An NYU Stern Grad and Strat Consultant Helping Vets Get Into School

GusGiacomanWest Point grad. Iraq war vet. NYU Stern MBA. Engagement Manager and Senior Associate at Strategy&. Co-founder of Service to School.

Gus Giacoman, our guest this week, is a fascinating individual, dedicated to helping vets get into school of all kinds – everything from community colleges to law school, business school and diverse graduate programs.

Tune in to our conversation with the highly accomplished and tireless Gus for the low-down on how he helps vets get into school, advice for vets and other MBA applicants, as well as tips for future management consultants. Oh, and he tells some great stories.

00:02:38 – Service to School: Networking and guidance for veterans headed to college and grad school.

00:05:55 – The revenue model (you can’t charge family, right?).

00:06:55 – A breakdown of where Service to School applicants are applying.

00:10:28 – What success looks like (How about 3 Wharton/HBS admits!).

00:12:29 – Business school as the path returning vets to civilian life.

00:17:33 – The advantages and challenges of being a veteran in b-school and consulting.

00:21:41 – Why NYU Stern? And why consulting?

00:25:49 – The best skills for a future consultant to cultivate.

00:27:30 – 3 things Gus looks for in choosing a consultant for his team.

00:28:57 – What a college grad should do pre-MBA to prepare for a career in consulting.

00:33:01 – A great piece of advice for b-school applicants.

Listen to the full conversation to learn more!*Theme music is courtesy of podcastthemes.com.

Related Links:

• Service to School 
Service to School on Twitter 
Service To School: Helping Veterans Get Into Top Schools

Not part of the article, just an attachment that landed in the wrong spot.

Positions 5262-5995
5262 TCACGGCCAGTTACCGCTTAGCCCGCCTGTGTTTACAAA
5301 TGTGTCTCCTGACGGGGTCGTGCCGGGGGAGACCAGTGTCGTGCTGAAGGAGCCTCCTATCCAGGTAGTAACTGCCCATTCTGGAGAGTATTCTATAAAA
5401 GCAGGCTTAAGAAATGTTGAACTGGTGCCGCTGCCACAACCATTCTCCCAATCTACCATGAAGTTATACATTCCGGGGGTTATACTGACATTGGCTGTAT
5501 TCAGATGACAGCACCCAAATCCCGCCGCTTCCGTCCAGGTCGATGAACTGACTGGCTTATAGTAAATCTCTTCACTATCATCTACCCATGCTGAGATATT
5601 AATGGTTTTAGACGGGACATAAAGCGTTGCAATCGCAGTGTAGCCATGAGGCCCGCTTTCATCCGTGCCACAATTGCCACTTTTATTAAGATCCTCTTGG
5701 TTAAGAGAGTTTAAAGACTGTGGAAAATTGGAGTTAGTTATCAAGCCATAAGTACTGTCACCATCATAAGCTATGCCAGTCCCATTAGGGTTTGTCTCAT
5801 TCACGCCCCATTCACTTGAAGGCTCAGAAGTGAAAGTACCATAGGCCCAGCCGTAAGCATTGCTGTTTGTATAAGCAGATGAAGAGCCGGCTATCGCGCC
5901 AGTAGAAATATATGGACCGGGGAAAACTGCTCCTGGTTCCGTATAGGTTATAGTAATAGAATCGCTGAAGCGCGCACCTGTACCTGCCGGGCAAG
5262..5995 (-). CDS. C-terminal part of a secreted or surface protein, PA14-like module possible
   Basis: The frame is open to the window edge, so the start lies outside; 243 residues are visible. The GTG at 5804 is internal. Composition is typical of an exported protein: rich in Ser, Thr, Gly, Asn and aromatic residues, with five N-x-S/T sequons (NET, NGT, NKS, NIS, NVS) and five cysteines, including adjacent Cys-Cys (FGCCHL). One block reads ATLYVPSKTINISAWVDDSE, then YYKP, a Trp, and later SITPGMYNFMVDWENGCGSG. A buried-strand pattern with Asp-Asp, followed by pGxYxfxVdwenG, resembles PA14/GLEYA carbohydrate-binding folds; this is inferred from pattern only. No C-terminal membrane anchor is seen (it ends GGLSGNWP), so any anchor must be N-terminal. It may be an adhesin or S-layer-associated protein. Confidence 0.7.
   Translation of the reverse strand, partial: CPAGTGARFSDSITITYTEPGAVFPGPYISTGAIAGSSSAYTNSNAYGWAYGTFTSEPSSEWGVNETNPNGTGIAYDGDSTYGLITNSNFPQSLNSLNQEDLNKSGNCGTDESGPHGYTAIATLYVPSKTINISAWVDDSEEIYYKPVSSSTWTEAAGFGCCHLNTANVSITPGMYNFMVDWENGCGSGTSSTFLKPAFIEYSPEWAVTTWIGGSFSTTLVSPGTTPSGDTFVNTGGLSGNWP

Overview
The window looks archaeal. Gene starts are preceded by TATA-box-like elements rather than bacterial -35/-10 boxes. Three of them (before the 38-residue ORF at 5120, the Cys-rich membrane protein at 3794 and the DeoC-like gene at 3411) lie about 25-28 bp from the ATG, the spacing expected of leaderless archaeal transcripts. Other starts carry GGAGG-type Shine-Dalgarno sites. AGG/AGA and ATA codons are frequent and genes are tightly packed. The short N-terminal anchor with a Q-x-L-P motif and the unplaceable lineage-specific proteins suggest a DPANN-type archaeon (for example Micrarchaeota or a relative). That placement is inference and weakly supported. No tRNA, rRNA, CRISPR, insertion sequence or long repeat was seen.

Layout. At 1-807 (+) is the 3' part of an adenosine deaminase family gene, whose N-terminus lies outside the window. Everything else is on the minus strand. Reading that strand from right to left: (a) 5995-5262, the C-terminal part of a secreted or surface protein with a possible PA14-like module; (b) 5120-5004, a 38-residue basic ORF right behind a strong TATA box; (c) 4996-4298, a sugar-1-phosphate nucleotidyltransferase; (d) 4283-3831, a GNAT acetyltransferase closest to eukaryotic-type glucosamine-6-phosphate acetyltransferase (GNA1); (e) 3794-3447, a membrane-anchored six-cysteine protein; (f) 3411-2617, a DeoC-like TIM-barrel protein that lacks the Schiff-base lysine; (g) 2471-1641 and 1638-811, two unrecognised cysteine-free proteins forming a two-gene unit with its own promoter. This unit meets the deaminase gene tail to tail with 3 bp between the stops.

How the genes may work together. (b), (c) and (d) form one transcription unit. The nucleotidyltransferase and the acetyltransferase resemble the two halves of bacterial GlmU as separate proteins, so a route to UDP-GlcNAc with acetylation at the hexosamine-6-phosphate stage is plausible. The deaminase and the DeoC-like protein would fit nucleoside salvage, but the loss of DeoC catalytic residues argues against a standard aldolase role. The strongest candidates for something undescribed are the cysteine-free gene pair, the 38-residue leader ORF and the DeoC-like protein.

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PayScale: How Much Can You Earn, and How to Earn It?

lydia-frank-payscaleTrying to figure out if grad school will pay off? How much you’ll earn with your career of choice? Which graduate program will position you to for the best payoff?

If so, tune in to our conversation with Lydia Frank of PayScale to find out how to get the stats and info that you need to make an informed financial decision.

00:03:11 – PayScale: who they are and what they do.

00:04:35 – The College Salary Report (and the recent inclusion of grad school data).

00:05:53 – How PayScale collects data (and why you should complete their survey, too!).

00:09:13 – Helpful resources for folks in the research stage.

00:12:47 – What surprises people about the PayScale survey results.

00:16:46 – Different uses for the (many!) resources at PayScale.

00:24:28 – New data we’ll be seeing in the future reports.

00:29:03 – Accounting for the opportunity cost of education in the salary report. (Yes, they do.)

00:30:28 – Advice from Lydia for balancing what you love with what pays.

Listen to the full conversation to learn more!*Theme music is courtesy of podcastthemes.com.

Related Links:

• Which Grad Schools Produce the Highest Earners?
• Lifetime Earnings by Degree & Major
Social Mobility Index

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• Career Direction: It’s Ok to Love Your Job!
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• Interview with Anna Runyan of Classy Career Girl

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The Quick Guide to Admissions Resumes: Get your free copy!

What’s an MBA Really Worth?

Applying to top MBA programs? Download your free copy of Best MBA Programs: A Guide to Selecting the Right One

How much do MBAs really earn?

This is the question tackled in a recent Poets & Quants article in which John Byrne presents PayScale data provided exclusively for P&Q. In the analysis, PayScale calculates the estimated median pay and bonuses (not including stock-based compensation, retirement benefits, or non-cash benefits like healthcare) of graduates from the top 50 U.S. MBA programs from 2004 to 2014. Here are some of the highlights from the article:

Harvard, Stanford, and Wharton earn the most over a 20-year period (at $3,233,000, $3,011,000 and $2,989,000 respectively), with average income at the former nearly doubling the average income of graduates from Texas A&M’s Mays Business School (at $1,781,820.)

• Some schools “punched above their weight class” like Boston University, whose graduates earned an average of $2,329,000, making the school rank in 19th place on this list, while ranked overall (in the regular MBA full-time rankings) by P&Q in 40th.

• Another high roller from lower down on the list is UC-Irvine Merage, where MBAs earn $2,319,932 over 20 years, putting them in 21st place, though generally ranked in 47th.